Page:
Airlines and destinationsEdit


After decades of stagnation in scheduled traffic, low-cost carriers have boosted Ciampino; it is now one of the busiest and fastest growing airports in Italy. Passenger traffic in 2007 was 5,402,000 (9.24% up from 2006; 2006 itself had seen an increase of 16.75% compared to 2005).[7] Traffic has grown so much that noise complaints are now forcing the Italian Ministry of Transport to look for a third airport for Rome, which could take over some part of the excess traffic of Ciampino. Passenger traffic in 2008 was 4,788,931 with a decrease of 11.31% compared to 2007 due to economic crisis and EasyJet gradually moving routes to Leonardo da Vinci–Fiumicino Airport. In 2014, passenger traffic amounted to 5,018,289, and in 2015 the airport handled 5,834,201 passengers.

Ground transportationEdit

Apron view

There are direct bus connections both to Roma Termini railway station and to close local stations (either to Anagnina, served by the metro or to Ciampino railway station, served by trains to Rome Termini station and other destinations, including Frosinone, Albano Laziale and Potenza. COTRAL/Schiaffini operates buses from outside the terminal building to both Anagnina metro station and Ciampino railway station every 15 minutes. Bus operators Terravision, Schiaffini and BusShuttle run a direct service to Roma Termini, travel time is about 40 minutes.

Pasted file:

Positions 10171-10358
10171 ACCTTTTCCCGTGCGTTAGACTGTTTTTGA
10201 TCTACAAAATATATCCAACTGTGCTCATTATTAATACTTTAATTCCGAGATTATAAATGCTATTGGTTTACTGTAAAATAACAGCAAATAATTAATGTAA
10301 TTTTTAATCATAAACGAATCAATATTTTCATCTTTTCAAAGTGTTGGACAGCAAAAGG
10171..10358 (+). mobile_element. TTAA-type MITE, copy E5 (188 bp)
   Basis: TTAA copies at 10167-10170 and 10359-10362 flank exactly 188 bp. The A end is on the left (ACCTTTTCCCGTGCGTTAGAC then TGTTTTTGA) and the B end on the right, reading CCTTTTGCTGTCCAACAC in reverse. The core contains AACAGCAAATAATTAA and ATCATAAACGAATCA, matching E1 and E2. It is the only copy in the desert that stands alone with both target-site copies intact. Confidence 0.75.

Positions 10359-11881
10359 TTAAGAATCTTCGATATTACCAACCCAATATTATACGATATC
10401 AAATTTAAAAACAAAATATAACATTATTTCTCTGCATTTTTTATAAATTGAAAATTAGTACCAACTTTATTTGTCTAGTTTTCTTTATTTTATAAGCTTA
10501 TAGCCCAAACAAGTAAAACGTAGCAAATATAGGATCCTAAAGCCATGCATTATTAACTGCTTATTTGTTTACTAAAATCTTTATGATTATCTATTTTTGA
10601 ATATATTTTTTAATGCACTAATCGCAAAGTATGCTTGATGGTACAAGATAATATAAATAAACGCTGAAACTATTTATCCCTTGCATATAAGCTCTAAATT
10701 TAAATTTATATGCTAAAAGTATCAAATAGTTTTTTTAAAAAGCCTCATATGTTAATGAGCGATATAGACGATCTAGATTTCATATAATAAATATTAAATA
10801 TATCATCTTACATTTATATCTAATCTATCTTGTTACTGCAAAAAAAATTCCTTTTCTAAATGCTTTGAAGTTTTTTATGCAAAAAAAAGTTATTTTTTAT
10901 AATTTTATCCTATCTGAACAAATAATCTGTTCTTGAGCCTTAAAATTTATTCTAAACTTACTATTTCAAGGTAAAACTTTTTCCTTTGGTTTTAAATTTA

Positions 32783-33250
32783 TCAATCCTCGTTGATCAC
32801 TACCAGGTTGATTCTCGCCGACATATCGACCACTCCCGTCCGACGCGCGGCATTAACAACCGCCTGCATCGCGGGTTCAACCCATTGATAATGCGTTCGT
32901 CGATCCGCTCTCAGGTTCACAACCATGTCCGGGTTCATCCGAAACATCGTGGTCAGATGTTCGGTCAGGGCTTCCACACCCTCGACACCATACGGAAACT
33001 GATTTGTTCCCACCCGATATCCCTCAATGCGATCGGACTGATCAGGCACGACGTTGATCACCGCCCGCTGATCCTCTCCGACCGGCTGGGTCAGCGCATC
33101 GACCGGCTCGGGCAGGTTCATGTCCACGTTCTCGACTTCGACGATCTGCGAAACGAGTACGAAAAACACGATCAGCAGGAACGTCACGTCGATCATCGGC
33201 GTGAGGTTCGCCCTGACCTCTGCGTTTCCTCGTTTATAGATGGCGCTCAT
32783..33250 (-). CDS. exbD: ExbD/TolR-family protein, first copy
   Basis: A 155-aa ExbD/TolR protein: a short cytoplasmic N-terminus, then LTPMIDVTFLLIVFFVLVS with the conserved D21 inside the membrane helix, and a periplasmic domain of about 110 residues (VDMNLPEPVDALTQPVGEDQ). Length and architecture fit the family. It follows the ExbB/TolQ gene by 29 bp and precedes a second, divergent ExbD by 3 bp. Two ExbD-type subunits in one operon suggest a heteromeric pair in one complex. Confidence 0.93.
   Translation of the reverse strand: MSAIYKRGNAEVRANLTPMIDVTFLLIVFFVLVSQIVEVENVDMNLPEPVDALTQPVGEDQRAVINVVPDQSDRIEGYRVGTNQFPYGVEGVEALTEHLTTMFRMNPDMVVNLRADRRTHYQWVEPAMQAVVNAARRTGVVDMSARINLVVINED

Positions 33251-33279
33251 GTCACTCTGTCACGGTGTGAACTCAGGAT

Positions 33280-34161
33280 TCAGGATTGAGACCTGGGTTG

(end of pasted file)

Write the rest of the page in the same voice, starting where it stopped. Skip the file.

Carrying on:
From September 2017, the ATAC bus line 720, will terminate at the arrival area of the airport; The connection allows you to reach Laurentina subway station. The race is included in the ticket price / Atac urban subscription, being the stop in the territory of Rome.

Accidents and incidentsEdit

  • Defects in the design of the de Havilland Comet jet airliner were discovered as the result of inflight breakups on two Comets that departed from Ciampino: